Max: Good morning, Simon. Ready for the big double issue, December 19 and 26?

Simon: Indeed, Max, and only 13 cartoons! Let’s plunge in…

art-strip-3

 

All the cartoons for this issue can be viewed here as made available by The New Yorker.

#1) Page 10: “Ye Olde Organist”, David Borchart

Max: We’re looking at one of the most magnificent cartoons seen in the magazine in quite a while. The Baroque theme of the cartoon is matched by the intricate artwork.

Simon: Mankoff must have been blown away by the art—he gives this cartoon a full half-page and drops it in right after the table of contents. Not many David Borchart cartoons make it into The New Yorker, but he’s a fine artist. Did you notice that his line is surprisingly shaky, except for the figures? Interesting.

Max: What I noticed – and possibly because I’m famished – is that the organ pipes looked a lot like rows and rows of tasty baguettes to me.

Simon: You might want to eat before you critique cartoons. But, yes, I see what you mean.

Max: One last observation: this gag also works for me because of that perfectly named fella, Hans, who is taking a mighty breath to improbably make the organ’s sonorous sounds. And it’s got all the grandiose elements so lacking in my own humdrum life. I can’t resist, Simon, I give it a 5.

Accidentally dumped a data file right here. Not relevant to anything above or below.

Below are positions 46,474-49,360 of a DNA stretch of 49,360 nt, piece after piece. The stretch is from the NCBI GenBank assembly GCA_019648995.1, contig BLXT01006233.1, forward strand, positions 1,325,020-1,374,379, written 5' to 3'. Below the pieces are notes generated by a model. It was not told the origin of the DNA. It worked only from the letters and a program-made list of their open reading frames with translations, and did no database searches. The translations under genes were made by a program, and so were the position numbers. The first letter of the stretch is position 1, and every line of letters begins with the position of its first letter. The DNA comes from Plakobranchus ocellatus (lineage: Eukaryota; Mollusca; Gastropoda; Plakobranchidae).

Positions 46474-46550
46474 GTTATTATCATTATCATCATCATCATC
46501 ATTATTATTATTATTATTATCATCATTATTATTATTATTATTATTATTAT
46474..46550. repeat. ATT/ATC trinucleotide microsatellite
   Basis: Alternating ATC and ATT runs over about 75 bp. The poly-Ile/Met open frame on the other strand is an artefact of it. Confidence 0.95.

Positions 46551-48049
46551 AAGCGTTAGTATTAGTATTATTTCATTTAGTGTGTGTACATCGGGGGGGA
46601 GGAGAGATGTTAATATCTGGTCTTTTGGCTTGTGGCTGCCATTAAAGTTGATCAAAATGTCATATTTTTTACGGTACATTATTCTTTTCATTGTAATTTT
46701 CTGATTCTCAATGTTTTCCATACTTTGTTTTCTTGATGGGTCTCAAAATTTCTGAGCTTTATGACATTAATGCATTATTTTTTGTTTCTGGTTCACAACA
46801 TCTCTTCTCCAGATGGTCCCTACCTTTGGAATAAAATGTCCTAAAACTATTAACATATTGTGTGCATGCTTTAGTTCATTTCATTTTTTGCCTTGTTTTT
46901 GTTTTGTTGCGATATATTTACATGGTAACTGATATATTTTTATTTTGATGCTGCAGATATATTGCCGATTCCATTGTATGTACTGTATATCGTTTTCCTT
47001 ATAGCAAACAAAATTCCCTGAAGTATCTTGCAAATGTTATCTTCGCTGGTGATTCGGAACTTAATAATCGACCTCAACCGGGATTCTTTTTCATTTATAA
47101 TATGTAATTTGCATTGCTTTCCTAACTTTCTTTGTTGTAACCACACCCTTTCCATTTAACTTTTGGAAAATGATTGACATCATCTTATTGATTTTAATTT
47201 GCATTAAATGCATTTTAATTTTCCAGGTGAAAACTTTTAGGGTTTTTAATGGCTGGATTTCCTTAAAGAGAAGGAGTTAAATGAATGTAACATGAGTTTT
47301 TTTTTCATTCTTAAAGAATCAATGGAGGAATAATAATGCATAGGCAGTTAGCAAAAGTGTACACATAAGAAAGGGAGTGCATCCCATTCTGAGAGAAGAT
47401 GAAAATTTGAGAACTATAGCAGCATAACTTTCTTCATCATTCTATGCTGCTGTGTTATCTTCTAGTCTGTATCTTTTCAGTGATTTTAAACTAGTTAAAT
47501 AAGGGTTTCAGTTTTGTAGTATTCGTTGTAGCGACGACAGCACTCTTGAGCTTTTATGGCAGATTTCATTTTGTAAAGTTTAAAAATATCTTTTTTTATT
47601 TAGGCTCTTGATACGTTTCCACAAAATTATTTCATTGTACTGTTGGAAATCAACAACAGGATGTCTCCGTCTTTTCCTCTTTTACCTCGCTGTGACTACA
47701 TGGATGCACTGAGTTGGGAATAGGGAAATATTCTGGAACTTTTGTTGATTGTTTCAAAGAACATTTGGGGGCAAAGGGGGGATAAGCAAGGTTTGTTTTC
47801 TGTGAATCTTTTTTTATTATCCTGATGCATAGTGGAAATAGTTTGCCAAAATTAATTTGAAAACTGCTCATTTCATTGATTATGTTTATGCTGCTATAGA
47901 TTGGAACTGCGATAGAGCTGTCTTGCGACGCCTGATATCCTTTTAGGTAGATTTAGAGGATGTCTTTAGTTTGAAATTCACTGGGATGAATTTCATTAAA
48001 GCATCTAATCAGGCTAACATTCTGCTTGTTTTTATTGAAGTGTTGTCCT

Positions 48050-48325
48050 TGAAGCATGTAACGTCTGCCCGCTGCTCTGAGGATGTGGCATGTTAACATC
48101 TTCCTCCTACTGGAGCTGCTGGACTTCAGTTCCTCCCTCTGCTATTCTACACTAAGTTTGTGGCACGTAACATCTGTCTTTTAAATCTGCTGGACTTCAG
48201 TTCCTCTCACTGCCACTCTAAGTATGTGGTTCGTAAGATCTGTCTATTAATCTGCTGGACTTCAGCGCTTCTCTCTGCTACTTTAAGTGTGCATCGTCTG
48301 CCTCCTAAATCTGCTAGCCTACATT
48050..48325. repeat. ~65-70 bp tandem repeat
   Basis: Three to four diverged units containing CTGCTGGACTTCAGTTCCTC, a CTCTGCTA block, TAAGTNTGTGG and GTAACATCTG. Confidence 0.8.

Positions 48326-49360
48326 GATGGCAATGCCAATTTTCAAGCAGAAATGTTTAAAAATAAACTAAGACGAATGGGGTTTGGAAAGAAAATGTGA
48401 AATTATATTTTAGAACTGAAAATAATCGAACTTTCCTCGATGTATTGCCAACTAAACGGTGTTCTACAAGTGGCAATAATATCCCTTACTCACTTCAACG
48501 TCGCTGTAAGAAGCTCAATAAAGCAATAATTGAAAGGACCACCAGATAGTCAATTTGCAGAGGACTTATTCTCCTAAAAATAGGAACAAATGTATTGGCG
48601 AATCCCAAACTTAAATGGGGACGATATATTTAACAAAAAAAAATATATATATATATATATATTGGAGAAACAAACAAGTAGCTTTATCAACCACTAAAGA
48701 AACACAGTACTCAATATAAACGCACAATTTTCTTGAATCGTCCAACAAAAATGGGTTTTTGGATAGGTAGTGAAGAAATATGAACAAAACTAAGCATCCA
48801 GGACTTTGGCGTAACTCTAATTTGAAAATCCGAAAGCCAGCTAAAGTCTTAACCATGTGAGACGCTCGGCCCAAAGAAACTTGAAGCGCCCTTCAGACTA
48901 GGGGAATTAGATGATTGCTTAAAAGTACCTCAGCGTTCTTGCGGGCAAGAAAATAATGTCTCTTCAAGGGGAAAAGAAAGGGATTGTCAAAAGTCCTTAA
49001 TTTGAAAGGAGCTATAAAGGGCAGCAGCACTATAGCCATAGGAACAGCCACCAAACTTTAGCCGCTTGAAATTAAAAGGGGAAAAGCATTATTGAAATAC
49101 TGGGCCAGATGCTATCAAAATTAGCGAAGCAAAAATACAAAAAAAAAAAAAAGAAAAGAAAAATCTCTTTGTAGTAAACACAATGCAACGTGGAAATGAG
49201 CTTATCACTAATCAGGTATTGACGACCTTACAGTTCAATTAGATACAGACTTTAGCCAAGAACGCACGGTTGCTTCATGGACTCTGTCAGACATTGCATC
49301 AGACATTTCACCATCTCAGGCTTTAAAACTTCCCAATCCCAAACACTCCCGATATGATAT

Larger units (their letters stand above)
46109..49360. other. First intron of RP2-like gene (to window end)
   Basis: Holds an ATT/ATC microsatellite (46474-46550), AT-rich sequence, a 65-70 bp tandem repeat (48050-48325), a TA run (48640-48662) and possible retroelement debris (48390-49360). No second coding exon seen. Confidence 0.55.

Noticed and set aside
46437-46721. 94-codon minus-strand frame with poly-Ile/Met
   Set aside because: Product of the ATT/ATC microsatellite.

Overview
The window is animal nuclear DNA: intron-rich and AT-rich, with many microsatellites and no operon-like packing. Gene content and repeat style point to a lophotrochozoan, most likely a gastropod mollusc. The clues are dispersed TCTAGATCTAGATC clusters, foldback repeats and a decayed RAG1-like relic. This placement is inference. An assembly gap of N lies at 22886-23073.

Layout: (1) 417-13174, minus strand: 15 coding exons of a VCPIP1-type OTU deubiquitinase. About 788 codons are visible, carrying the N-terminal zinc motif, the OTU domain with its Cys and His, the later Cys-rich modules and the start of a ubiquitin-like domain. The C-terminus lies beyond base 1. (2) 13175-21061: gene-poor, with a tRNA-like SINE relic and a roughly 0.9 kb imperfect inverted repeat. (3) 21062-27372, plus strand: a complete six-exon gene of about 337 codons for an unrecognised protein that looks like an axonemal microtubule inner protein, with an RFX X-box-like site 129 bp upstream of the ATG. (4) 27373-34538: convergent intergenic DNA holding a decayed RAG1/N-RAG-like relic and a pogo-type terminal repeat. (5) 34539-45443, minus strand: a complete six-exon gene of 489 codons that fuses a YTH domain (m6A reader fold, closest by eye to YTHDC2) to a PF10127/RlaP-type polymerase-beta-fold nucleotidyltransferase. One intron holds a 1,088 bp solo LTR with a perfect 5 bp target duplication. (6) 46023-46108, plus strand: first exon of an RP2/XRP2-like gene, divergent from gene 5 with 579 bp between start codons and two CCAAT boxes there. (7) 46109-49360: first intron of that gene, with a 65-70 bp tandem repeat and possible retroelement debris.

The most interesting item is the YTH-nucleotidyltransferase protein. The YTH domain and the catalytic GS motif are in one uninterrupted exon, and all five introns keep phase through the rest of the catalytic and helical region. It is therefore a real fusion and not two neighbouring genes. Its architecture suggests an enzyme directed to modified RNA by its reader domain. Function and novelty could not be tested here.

Simon: The gag is smile-worthy but not much more than that. The art moves it from a 3 to a 4 on the 6-point scale we devised. And I give your life a 2, Max.

For more on David Borchart, check out ghoulisland.com

 

#2) Page 46: “Crossing the Desert”, Bruce Eric Kaplan

Simon: This Bruce Eric Kaplan cartoon turns on the neologism “hangry”.

Max: Meaning?

Simon: Hungry + angry, of course. No wonder you’re an embarrassment to your children.

Max: This is an unusual composition for BEK, who usually has the two blocky figures coming out of the upper left, but with this cartoon he’s got a desert theme — I’ve never seen that before from this artist.

Simon: Right, and the setting is usually a city street or a living room. He has a bold and spare line with a lot of white that gives his cartoons a cold look, and the empty-eyed people contribute to that, too. But I like the two lines converging in the background to give a sense of distance in a very simple way.